Studies of the potential impacts of Deep Water Horizon oil are continuing. A team of more than 100 veterinarians, biologists, and trained handlers from around the world completed a bottlenose dolphin health assessment project in Sarasota Bay during May 6-10, 2013. They sampled about 10% of the members of the locally resident dolphin population. Under a federal scientific research permit from NOAA, each of 15 dolphins was encircled with a net in shallow water, sampled and examined aboard a specially designed veterinary examination vessel, and then released at the capture site.
One of the primary objectives of this project was to collect samples and diagnostic measurements from Sarasota Bay dolphins for comparison to the same health parameters for dolphins in bays exposed to oil from the April 2010 Deep Water Horizon spill in the northern Gulf of Mexico, as part of the Natural Resource Damage Assessment. Because Deep Water Horizon oil did not reach Sarasota, and extensive background data are available for the locally resident dolphins, Sarasota Bay dolphins serve as a reference population.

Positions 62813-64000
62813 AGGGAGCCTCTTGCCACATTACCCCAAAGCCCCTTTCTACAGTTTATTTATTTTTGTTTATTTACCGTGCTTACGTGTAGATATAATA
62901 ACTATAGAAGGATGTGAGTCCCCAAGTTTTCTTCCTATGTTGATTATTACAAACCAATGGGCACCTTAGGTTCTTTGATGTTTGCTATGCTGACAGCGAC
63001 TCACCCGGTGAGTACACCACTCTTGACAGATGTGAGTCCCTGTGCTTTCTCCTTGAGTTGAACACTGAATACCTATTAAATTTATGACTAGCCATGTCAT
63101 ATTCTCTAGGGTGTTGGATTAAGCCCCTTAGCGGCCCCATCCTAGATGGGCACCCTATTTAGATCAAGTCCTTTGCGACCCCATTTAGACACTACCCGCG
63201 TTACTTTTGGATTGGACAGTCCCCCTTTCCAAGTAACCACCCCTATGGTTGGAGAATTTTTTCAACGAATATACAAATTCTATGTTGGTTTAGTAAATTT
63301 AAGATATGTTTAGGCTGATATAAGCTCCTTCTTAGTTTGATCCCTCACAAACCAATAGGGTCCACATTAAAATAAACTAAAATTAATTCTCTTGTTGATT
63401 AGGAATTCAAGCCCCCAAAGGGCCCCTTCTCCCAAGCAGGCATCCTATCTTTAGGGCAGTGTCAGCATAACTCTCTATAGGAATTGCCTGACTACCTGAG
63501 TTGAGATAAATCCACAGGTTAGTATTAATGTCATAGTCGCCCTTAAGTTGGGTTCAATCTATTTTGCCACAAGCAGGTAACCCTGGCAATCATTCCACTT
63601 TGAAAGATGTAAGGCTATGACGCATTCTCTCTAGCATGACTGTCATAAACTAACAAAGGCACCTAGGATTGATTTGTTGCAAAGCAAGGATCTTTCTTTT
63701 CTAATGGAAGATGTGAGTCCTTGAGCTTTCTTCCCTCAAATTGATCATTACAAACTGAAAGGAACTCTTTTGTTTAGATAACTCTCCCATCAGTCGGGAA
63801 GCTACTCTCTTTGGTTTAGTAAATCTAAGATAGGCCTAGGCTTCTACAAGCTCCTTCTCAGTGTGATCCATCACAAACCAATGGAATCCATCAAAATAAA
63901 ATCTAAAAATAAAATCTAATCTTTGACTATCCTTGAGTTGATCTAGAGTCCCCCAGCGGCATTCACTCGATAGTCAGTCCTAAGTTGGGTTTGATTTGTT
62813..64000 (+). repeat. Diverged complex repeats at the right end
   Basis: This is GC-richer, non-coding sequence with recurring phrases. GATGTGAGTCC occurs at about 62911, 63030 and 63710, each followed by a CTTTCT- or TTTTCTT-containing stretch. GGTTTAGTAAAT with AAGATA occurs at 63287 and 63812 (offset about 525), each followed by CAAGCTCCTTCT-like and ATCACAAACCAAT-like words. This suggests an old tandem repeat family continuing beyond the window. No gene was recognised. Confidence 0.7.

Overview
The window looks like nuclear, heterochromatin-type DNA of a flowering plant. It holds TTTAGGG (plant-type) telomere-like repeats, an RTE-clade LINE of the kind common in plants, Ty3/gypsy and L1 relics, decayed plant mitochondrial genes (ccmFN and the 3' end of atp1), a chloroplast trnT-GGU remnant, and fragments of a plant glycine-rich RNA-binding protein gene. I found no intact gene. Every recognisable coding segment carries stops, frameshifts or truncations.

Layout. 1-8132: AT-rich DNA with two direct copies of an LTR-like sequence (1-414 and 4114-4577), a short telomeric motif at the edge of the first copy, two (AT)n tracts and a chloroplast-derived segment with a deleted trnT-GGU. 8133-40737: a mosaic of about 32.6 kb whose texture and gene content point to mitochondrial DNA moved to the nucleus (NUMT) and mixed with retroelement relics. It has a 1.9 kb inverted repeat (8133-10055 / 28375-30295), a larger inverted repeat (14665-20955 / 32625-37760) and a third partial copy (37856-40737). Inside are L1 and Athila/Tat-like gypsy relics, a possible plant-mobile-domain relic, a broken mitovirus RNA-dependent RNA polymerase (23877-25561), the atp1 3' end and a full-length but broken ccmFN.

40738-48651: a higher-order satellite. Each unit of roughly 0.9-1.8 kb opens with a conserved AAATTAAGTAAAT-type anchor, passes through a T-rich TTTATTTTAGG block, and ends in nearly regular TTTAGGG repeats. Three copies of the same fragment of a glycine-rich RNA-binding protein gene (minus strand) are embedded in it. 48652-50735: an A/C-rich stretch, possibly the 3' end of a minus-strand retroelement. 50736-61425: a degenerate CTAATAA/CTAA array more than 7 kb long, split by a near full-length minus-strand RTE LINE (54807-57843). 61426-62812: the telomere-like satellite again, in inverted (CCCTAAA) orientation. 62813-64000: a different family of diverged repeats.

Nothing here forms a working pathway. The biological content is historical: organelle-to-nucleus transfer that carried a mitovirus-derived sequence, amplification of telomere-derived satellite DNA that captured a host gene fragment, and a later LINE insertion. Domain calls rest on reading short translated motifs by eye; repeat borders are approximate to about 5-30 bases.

A related study in 2011 showed significant health differences between dolphins in Sarasota Bay and those in Barataria Bay, Louisiana, which faced heavy oiling from the spill. The current research is a follow-up to the 2011 study.
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